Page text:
DARRELL v. WILKINS, No. 5:2018cv00454 - Document 8 (M.D. Ga. 2019)

Court Description: ORDER granting 2 Motion for Leave to Proceed in forma pauperis; denying 3 Motion to Appoint Counsel; denying 6 Motion to Appoint Counsel and dismissing 1 Plaintiff's Complaint Without Prejudice. Ordered by US DISTRICT JUDGE TILMAN E SELF, III on 01/17/2019. (chc)
Download PDF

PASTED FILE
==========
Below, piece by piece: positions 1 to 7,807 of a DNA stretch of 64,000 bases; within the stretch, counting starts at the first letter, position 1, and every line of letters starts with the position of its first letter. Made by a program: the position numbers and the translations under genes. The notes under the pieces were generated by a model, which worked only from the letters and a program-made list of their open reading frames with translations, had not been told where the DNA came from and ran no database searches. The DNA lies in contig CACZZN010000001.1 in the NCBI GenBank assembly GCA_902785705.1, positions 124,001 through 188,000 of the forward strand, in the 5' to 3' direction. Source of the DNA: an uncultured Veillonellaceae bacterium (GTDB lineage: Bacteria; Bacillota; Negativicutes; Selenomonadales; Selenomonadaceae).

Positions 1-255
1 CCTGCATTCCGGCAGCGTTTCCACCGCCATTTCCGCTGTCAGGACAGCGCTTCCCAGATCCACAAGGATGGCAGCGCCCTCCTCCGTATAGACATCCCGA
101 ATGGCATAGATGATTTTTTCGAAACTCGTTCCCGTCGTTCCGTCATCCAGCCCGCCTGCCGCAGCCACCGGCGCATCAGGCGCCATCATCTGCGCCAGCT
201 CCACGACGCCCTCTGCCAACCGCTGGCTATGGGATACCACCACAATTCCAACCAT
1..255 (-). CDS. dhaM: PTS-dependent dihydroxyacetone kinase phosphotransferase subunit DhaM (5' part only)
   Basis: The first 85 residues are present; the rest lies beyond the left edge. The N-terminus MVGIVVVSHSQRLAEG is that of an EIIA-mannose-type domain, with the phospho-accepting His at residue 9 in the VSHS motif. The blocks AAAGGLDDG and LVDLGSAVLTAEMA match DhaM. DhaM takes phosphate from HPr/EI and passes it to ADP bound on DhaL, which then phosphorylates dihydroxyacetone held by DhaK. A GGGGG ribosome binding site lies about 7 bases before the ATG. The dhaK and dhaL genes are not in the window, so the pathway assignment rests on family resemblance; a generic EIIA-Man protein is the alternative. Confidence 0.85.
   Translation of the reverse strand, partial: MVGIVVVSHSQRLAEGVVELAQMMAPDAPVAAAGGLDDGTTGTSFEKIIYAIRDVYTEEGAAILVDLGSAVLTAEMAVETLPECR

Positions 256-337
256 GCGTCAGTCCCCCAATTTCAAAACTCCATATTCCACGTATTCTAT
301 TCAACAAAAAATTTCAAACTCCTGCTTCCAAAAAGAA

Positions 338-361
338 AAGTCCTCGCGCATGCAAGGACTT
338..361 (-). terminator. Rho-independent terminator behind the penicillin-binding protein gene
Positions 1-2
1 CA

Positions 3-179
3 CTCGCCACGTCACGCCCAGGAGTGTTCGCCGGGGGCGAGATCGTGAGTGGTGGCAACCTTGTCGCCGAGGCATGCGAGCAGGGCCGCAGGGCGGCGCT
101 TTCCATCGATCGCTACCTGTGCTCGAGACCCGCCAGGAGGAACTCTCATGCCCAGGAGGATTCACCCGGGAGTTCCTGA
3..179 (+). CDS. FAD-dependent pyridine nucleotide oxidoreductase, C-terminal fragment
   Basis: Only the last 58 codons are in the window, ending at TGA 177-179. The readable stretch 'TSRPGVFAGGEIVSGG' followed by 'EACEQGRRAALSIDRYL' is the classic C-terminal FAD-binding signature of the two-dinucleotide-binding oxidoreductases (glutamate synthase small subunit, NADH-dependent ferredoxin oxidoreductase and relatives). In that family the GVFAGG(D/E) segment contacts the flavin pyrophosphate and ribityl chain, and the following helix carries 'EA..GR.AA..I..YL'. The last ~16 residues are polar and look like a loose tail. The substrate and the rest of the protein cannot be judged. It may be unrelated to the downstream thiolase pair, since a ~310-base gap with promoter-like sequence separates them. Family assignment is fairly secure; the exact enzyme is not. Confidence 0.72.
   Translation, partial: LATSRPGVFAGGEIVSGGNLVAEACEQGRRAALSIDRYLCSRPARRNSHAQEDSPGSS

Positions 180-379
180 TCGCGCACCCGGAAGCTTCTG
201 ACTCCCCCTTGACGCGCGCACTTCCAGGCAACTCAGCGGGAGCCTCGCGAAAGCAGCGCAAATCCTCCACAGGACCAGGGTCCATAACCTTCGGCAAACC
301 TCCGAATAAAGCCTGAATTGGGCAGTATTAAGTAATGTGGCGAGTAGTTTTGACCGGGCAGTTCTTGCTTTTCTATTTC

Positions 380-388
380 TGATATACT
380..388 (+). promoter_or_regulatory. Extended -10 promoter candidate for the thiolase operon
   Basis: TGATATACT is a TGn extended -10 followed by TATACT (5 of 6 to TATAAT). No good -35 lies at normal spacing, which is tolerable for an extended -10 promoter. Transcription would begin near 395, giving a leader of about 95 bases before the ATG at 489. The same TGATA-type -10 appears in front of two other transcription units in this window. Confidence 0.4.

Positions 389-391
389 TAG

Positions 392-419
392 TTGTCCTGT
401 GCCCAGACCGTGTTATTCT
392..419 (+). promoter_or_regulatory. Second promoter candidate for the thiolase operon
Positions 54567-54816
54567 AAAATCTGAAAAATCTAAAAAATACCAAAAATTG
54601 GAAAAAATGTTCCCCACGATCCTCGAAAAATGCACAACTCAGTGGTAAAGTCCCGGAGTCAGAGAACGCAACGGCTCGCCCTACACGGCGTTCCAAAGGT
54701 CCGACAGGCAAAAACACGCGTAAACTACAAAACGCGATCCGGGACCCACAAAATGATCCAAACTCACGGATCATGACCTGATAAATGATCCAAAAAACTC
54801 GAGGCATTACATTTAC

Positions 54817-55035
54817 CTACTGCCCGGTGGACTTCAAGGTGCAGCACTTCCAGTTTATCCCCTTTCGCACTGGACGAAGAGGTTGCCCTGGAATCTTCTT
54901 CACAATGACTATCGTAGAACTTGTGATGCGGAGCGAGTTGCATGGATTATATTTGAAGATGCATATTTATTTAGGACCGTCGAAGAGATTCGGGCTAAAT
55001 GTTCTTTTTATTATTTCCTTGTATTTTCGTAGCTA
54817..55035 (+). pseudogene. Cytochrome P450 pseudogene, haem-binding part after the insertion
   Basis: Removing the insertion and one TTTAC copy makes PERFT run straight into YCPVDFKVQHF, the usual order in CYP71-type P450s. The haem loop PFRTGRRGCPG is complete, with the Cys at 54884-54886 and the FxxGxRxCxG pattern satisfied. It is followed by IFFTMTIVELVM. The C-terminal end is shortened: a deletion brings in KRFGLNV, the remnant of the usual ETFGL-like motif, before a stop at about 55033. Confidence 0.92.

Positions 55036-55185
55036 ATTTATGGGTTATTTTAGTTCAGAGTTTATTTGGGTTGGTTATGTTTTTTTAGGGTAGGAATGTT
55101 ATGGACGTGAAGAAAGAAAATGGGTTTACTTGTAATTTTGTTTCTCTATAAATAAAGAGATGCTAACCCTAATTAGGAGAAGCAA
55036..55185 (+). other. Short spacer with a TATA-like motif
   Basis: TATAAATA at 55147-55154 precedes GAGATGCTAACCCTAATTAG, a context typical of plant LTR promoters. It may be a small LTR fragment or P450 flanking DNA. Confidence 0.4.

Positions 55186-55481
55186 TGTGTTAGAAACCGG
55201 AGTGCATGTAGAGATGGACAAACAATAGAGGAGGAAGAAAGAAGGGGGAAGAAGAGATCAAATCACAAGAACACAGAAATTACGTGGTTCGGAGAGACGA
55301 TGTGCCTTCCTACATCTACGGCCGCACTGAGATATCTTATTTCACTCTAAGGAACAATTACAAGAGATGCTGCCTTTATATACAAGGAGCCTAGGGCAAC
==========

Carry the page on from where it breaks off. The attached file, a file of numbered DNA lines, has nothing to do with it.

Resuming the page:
DARRELL v. WILKINS Doc. 8 IN THE UNITED STATES DISTRICT COURT FOR THE MIDDLE DISTRICT OF GEORGIA MACON DIVISION ALONZA DARRELL CHANEY, 1 Plaintiff, CIVIL ACTION NO. 5:18-cv-00454-TES-MSH v. WILKINS, Lunchroom Manager at Jackson State Prison, Defendant. ORDER OF DISMISSAL Plaintiff Alonza Darrell Chaney, a prisoner in Rogers State Prison, filed a Complaint pursuant to 42 U.S.C. § 1983. [Doc. 1]. Along with his Complaint, Plaintiff filed a Motion for Leave to Proceed In Forma Pauperis [Doc. 2] and two Motions to Appoint Counsel. [Docs. 3, 6]. After due consideration, the Court GRANTS Plaintiff’s motion to proceed in forma pauperis [Doc. 2] and DENIES his motions for the appointment of counsel [Docs. 3, 6]. Additionally, because Plaintiff’s Complaint fails to state a claim for relief, the Court DISMISSES Plaintiff’s complaint without prejudice. In the caption of his Complaint, Plaintiff entered his name as “Alonza Chaney Darrell,” and consistent with his pleading the Court’s docket identifies him in the same way and lists Plaintiff’s name as “Alonza Chaney Darrell.” However, a search on the Georgia Department of Corrections website and other filings by Plaintiff himself, state that his name is “Alonza Darrell Chaney.” See [Docs. 1, at p. 1; 2 at p. 1; 3 at p. 1]; see also Ga. Dep’t. of Corr., (Jan 17, 2019, 2:18 PM), http://www.dcor.state.ga.us/GDC/Offender/Query. Thus, the Court now DIRECTS the Clerk to modify the docket as reflected in the caption of this Order. 1 Dockets.Justia.com I. Motion to Proceed In Forma Pauperis [Doc. 2] Any court of the United States may authorize a plaintiff to commence a civil action without prepayment of the required filing fee (in forma pauperis) if the plaintiff shows that he is indigent and financially unable to pay the court’s fee. See 28 U.S.C. § 1915(a). A prisoner wishing to proceed under § 1915 must provide the district court with both (1) an affidavit in support of his claim of indigence, and (2) a certified copy of his prison “trust fund account statement (or institutional equivalent) for the 6-month period immediately preceding the filing of the complaint.” § 1915(a)(1)-(2). Pursuant to this provision, Plaintiff moves for leave to proceed without prepayment of the Court’s $350.00 filing fee, and his submissions show that he is currently unable to prepay any portion of the filing fee. Therefore, the Court GRANTS Plaintiff’s motion to proceed in forma pauperis [Doc. 2]. Plaintiff, however, must still eventually pay the full balance of the filing fee, in installments, as set forth in § 1915(b) and explained below. The district court’s filing fee is not refundable, regardless of the outcome of the case, and Plaintiff must therefore pay the fee in full, even if the Court dismisses Plaintiff’s Complaint prior to service. For this reason, the Court DIRECTS the CLERK to forward a copy of this Order to the business manager of the facility where Plaintiff is incarcerated so that withdrawals from his account may commence as payment towards the filing fee. 2 A. Directions to Plaintiff’s Custodian Because the Court granted Plaintiff’s Motion for Leave to Proceed In Forma Pauperis [Doc. 2] in the above-captioned case, the Court FURTHER ORDERS the warden of the institution in which Plaintiff is incarcerated, or the Sheriff of any county wherein he is held in custody, and any successor custodians, to each month cause to be remitted to the CLERK of this Court twenty percent (20%) of the preceding month’s income credited to Plaintiff’s trust account at said institution until Plaintiff has paid the $350.00 filing fee in full. The prison account custodian shall collect and withhold the funds on a monthly basis, and shall forward the amount collected as payment towards the filing fee, provided the amount in Plaintiff’s account exceeds $10.00. The custodian shall continue to collect and remit payments until the Clerk receives the entire fee, even if the Court dismisses Plaintiff’s lawsuit or grants judgment against Plaintiff before the filing fee is paid in full. B. Plaintiff’s Obligations Upon Release An individual’s release from prison does not excuse his prior noncompliance with the provisions of the PLRA. Thus, in the event that the State of Georgia or any county therein releases Plaintiff from custody, Plaintiff shall remain obligated to pay those installments that the income to his prisoner trust account justified during his incarceration. The Court hereby authorizes collection from Plaintiff of any balance due on these payments by any means permitted by law if Plaintiff is released from custody 3 and fails to remit such payments. The Court may dismiss Plaintiff’s Complaint if he has the ability to make such payments and fails to do so or if he otherwise fails to comply with the provisions of the PLRA. II. Motions for Appointment of Counsel [Docs. 3, 6] As previously noted, Plaintiff filed two motions asking the Court to appoint counsel in his case. [Docs. 3, 6]. However, there is no constitutional right to appointment of counsel in a civil action. See Bass v. Perrin, 170 F.3d 1312, 1320 (11th Cir. 1999). Instead, appointment of counsel in a civil action is a privilege that is justified only by exceptional circumstances. Lopez v. Reyes, 692 F.2d 15, 17 (5th Cir. 1982). In deciding whether legal counsel should be provided, courts consider, among other factors, the merits of the plaintiff’s claims and the complexity of the issues presented. Holt v. Ford, 862 F.2d 850, 853 (11th Cir. 1989). In this case, the facts underlying Plaintiff’s claims are neither complicated nor unusual. Moreover, the law governing Plaintiff’s claims is neither novel nor complex to justify the appointment of counsel. As such, there are no exceptional circumstances that would require the appointment of counsel in this case. See Lopez, 692 F.2d at 17; see also Wright v. Langford, 562 F. App’x 769, 777 (11th Cir. 2014) (per curiam) (explaining that counsel should only be appointed in a civil case “in exceptional circumstances”). Thus, the Court DENIES Plaintiff’s Motions to Appoint Counsel. [Docs. 3, 6]. 4 III. Authority & Standard for Preliminary Screening The Court must now conduct a preliminary review of Plaintiff’s Complaint. See 28 U.S.C. § 1915A(a) (requiring the screening of prisoner cases); see also 28 U.S.C. § 1915(e) (regarding in forma pauperis proceedings). A. Screening Standard When performing this review, the district court must accept all factual allegations in the complaint as true. Brown v. Johnson, 387 F.3d 1344, 1347 (11th Cir. 2004). Courts must hold pro se pleadings “to a less stringent standard than pleadings drafted by attorneys,” and must “liberally construe[s]” pro se claims. Tannenbaum v. United States, 148 F.3d 1262, 1263 (11th Cir. 1998). Still, district courts must dismiss a prisoner’s complaint if it “(1) is frivolous, malicious, or fails to state a claim upon which relief may be granted; or (2) seeks monetary relief from a defendant who is immune from such relief.” 28 U.S.C. §1915A(b). A claim is frivolous if it “lacks an arguable basis either in law or in fact.” Miller v. Donald, 541 F.3d 1091, 1100 (11th Cir. 2008) (internal quotation marks omitted). Courts may dismiss claims that are based on “indisputably meritless legal” theories and “claims whose factual contentions are clearly baseless.” Id. (internal quotation marks omitted). A complaint fails to state a claim if it does not include “sufficient factual matter, accepted as true, to ‘state a claim to relief that is plausible on its face.’” Ashcroft v. Iqbal, 556 U.S. 662, 678 (2009) (quoting Bell Atl. Corp. v. Twombly, 550 U.S. 544, 570 (2007)). The factual 5 allegations in a complaint “must be enough to raise a right to relief above the speculative level” and cannot “merely create[] a suspicion [of] a legally cognizable right of action.” Twombly, 550 U.S. at 555 (first alteration in original). In other words, the complaint must allege enough facts “to raise a reasonable expectation that discovery will reveal evidence” supporting a claim. Id. at 556. “Threadbare recitals of the elements of a cause of action, supported by mere conclusory statements, do not suffice.” Iqbal, 556 U.S. at 678. To state a claim for relief under 42 U.S.C. § 1983, a plaintiff must allege that (1) an act or omission deprived him of a right, privilege, or immunity secured by the Constitution or a statute of the United States; and (2) the act or omission was committed by a person acting under color of state law. Hale v. Tallapoosa Cty., 50 F.3d 1579, 1582 (11th Cir. 1995). If a litigant cannot satisfy these requirements or fails to provide factual allegations in support of his claim or claims, the complaint is subject to dismissal. See Chappell v. Rich, 340 F.3d 1279, 1282-84 (11th Cir. 2003). B. Plaintiff’s Complaint In his Complaint, Plaintiff alleges that, on several occasions in September and October of 2017, he found bugs in the food or on the table and dirty spoons in the lunch area of Jackson State Prison. 2 [Doc. 1 at p. 5]. Plaintiff does not include any additional factual allegations. See [id.]. Moreover, Plaintiff fails to set forth any allegations and their There is no Jackson State Prison in Georgia. However, based on the address Plaintiff provided in his Complaint, it appears that the conditions described were at the Georgia Diagnostic and Classification Prison in Jackson, Georgia. See [Doc. 1]. 2 6 potential connection to the only named defendant, who Plaintiff merely identifies as “Wilkins,” the prison’s lunchroom manager. See [id.]. The Eighth Amendment governs the conditions under which convicted prisoners are confined and the treatment that they receive while incarcerated. Farmer v. Brennan, 511 U.S. 825, 832 (1994). Although the Eighth Amendment does not require comfortable prisons, it does prohibit inhumane ones. Id. Moreover, the Eighth Amendment guarantees that prisoners will not be “deprive[d] . . . of the minimal civilized measure of life’s necessities.” Rhodes v. Chapman, 452 U.S. 337, 347 (1981). “[B]asic human necessities include food, clothing, shelter, sanitation, medical care, and personal safety.” Harris v. Thigpen, 941 F.2d 1495, 1511 (11th Cir. 1991). To state a claim challenging the conditions of confinement, a prisoner must allege facts showing that the prison conditions were objectively serious or extreme, which means that the conditions posed an unreasonable risk of serious damage to the plaintiff’s health or safety. Chandler v. Crosby, 379 F.3d 1278, 1289 (11th Cir. 2004). Moreover, the Eleventh Circuit has held that “[t]he fact that [prison] food occasionally contains foreign objects or sometimes is served cold, while unpleasant, does not amount to a constitutional deprivation.” Hamm v. DeKalb Cty., 774 F.2d 1567, 1575 (11th Cir. 1985). In addition to alleging extreme conditions, a plaintiff must also allege facts showing that the defendant was deliberately indifferent to those conditions. See LaMarca v. Turner, 995 F.2d 1526, 1535 (11th Cir. 1993). To do so, the plaintiff must establish that 7 the defendant knowingly or recklessly disregarded the plaintiff’s basic needs. Id. at 1535. This involves demonstrating that the defendant both knew of the conditions and “knowingly or recklessly declined to take actions that would have improved the conditions.” Id. at 1536-37. Here, Plaintiff alleges that he occasionally found bugs either in his food or on the table in the cafeteria and that he also found a dirty spoon. [Doc. 1 at p. 5]. Plaintiff identifies five different days on which the alleged incidents took place, but he does not explain what happened on any particular day or on how many of those days he found a bug in his food, as opposed to a bug on the table or a dirty spoon. Insofar as Plaintiff has not alleged facts showing an extreme condition that posed an unreasonable risk to his health or safety, Plaintiff cannot satisfy the requirements necessary to state a conditionsof confinement claim. See Hamm, 774 F.2d at 1575. Even if Plaintiff had alleged an extreme condition, he has not asserted any specific facts relating to Wilkins, the only named defendant. Assuming that, by nature of being the kitchen manager, Wilkins was aware of the occasional bug or dirty spoon, Plaintiff has not alleged facts to show that Wilkins had reason to believe that these conditions were so extreme as to be in violation of the Eighth Amendment or that Wilkins failed to take any steps to correct these conditions. Accordingly, Plaintiff also fails to allege facts to support a conclusion that Wilkins was deliberately indifferent to these conditions. See LaMarca, 995 F.2d at 1535-37. 8 Lastly, Plaintiff does not assert that he suffered any detrimental effects or actual injury because of the conditions in the lunch room. Thus, even if Plaintiff established an Eighth Amendment violation, he would not be entitled to any monetary damages on this claim. And, while Plaintiff could have potentially established a right to prospective injunctive relief, see Farmer v. Brennan, 511 U.S. 825, 845 (1994) (explaining that a prisoner seeking prospective injunctive relief with regard to an unsafe prison condition is not required to await an actual injury before seeking such relief), such relief is now moot given that Plaintiff is no longer housed at the prison where the claims alleged in his Complaint took place. IV. Conclusion Thus, for the reasons discussed above, Plaintiff has not stated a claim upon which relief may be granted. Accordingly, the Court DISMISSES Plaintiff’s Complaint without prejudice for failure to state a claim. SO ORDERED, this 17th day of January, 2019. S/ Tilman E. Self, III TILMAN E. SELF, III, JUDGE UNITED STATES DISTRICT COURT 9